Frank Zeman, Director, Centre for Metropolitan Sustainability, New York Institute of Technology

Geoengineering is not an option because it is a self perpetuating problem. That is, geoengineering cannot be done in lieu of driving CO2 emissions to zero as the result is a perpetual cycle with ever higher atmospheric CO2 levels. It may be considered as an option to alleviate climate disruptions after CO2 emissions have begun trending towards zero for short term relief.

Kevin Walsh, University of Melbourne

The fundamental problem with geoengineering is that we are already undertaking our own geoengineering experiment, namely global warming due to man-made greenhouse gas production. This current experiment has already thrown up some nasty surprises. Why should we try another experiment when it could cause additional unintended consequences? Why not try to fix the fundamental problem instead?

Tony Del Genio, NASA Goddard Institute for Space Studies, New York

At this stage it would be unfortunate to consider geoengineering to limit climate change due to increasing greenhouse gases. Simply offsetting the global radiative imbalance does not offset the consequences. The spatial patterns of geoengineering forcing and greenhouse gas forcing will not match, causing regional weather and climate changes that may not be beneficial. At this stage such solutions should not be implemented. That having been said, if society does not within a decade address the climate problem seriously and we approach a tipping point of irreversible climate change, then we need to have a last resort geoengineering strategy in hand. Thus research on geoengineering impacts, as evaluated by climate models, should be undertaken in the interim to better characterize its benefits and problems. Implementation should be only a last resort, akin to actions currently being undertaken by governments to address the financial crisis that were unthinkable months ago.

Eric Wolff, British Antarctic Survey, Cambridge

The challenge of keeping greenhouse gas concentrations to reasonable levels is so big now (because we have left it so late to act) that we have to explore everything – including energy choices many of us find unpalatable, and the possibility of geoengineering solutions. However, many of the proposed geoengineering schemes are dangerous, either because we don't know what other effects they will have, or because they assume that we will be able to service the solution forever. Furthermore the potential of many of them has been greatly oversold. I don't think a geoengineering "strategy" will help, but sensible, sceptical research on the saner ideas should be pursued.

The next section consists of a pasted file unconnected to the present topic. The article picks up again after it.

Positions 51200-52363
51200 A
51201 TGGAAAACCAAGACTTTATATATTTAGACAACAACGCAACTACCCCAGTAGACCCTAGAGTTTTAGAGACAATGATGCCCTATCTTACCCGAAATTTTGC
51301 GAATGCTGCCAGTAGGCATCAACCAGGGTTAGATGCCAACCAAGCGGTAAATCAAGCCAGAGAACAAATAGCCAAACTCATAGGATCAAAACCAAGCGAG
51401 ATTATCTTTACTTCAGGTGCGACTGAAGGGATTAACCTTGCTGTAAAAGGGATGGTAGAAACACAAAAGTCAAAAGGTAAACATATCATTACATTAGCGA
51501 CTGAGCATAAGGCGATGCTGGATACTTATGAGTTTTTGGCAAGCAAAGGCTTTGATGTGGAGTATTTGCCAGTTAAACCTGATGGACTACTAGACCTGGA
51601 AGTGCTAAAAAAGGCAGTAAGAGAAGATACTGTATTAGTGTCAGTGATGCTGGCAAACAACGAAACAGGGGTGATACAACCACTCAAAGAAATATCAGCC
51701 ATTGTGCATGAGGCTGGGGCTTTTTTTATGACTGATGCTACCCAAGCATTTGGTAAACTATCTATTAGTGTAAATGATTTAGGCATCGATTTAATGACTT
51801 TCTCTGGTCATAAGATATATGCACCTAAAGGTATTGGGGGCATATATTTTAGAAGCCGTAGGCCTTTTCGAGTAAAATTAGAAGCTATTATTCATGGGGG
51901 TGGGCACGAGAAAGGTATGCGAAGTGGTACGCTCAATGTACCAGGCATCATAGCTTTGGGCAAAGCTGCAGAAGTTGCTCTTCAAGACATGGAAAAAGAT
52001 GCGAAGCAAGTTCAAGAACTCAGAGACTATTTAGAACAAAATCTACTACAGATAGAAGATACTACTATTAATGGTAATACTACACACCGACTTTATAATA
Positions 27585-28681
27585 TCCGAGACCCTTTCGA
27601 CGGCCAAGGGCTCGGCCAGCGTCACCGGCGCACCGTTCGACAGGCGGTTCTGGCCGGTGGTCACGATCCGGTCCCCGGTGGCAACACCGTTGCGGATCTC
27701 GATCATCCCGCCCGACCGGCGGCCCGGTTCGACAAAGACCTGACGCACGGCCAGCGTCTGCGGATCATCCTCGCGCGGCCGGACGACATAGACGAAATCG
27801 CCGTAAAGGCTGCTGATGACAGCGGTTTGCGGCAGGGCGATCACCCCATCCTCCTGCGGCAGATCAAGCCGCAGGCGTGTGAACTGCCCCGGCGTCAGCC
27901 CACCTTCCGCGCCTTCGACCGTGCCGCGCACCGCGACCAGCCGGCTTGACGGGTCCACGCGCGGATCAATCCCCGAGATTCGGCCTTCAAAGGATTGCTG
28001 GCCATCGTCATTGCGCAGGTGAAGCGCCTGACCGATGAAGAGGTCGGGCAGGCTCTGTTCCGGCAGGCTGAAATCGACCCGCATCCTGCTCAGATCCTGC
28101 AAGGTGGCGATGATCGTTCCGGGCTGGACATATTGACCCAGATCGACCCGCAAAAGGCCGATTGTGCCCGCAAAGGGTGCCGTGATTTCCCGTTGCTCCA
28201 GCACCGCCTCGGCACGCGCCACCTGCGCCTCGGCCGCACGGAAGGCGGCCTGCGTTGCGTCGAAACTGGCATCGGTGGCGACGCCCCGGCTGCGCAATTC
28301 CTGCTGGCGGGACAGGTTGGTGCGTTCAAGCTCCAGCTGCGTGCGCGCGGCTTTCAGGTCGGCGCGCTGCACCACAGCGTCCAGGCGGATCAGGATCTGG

Professor Lewis Rothstein, University of Rhode Island Graduate School of Oceanography

It would be negligent if a geoengineering strategy were not established, so long as the research were fully scrutinized as is the case for any issue of scientific discovery. The argument that the earth system is too complex to predict the outcome of any geoengineering of our environment misses the central issue of the relationship between complexity and uncertainty, and actionable science. We have little choice but to trust the combined wisdom of the climate sciences community to help determine that uncertainty, what it would take observationally and computationally to narrow that uncertainty, and what mitigation activities are appropriate given that level of uncertainty and the consequences of inactivity. One is never 100% certain; because there is uncertainty does not mean that the results are wrong.

Mat Collins, Met Office Hadley Centre, Exeter

Ideas like injecting large amounts of aerosol into the stratosphere and the like may have unforeseen circumstances – this risk is just too high. While we, as climate scientists, agree on the fundamentals of climate change (i.e. the world is warming and greenhouse gases are to blame) we are still working out the detail. It is unlikely that there would be enough of a scientific consensus on the consequences and side-effects of any geoengineering options for us to be confident of their viability for many years, possibly decades. The exception is carbon capture and storage, which looks like a winner to me.

Andrew Yool, US National Centre for Atmospheric Research, Boulder, Colorado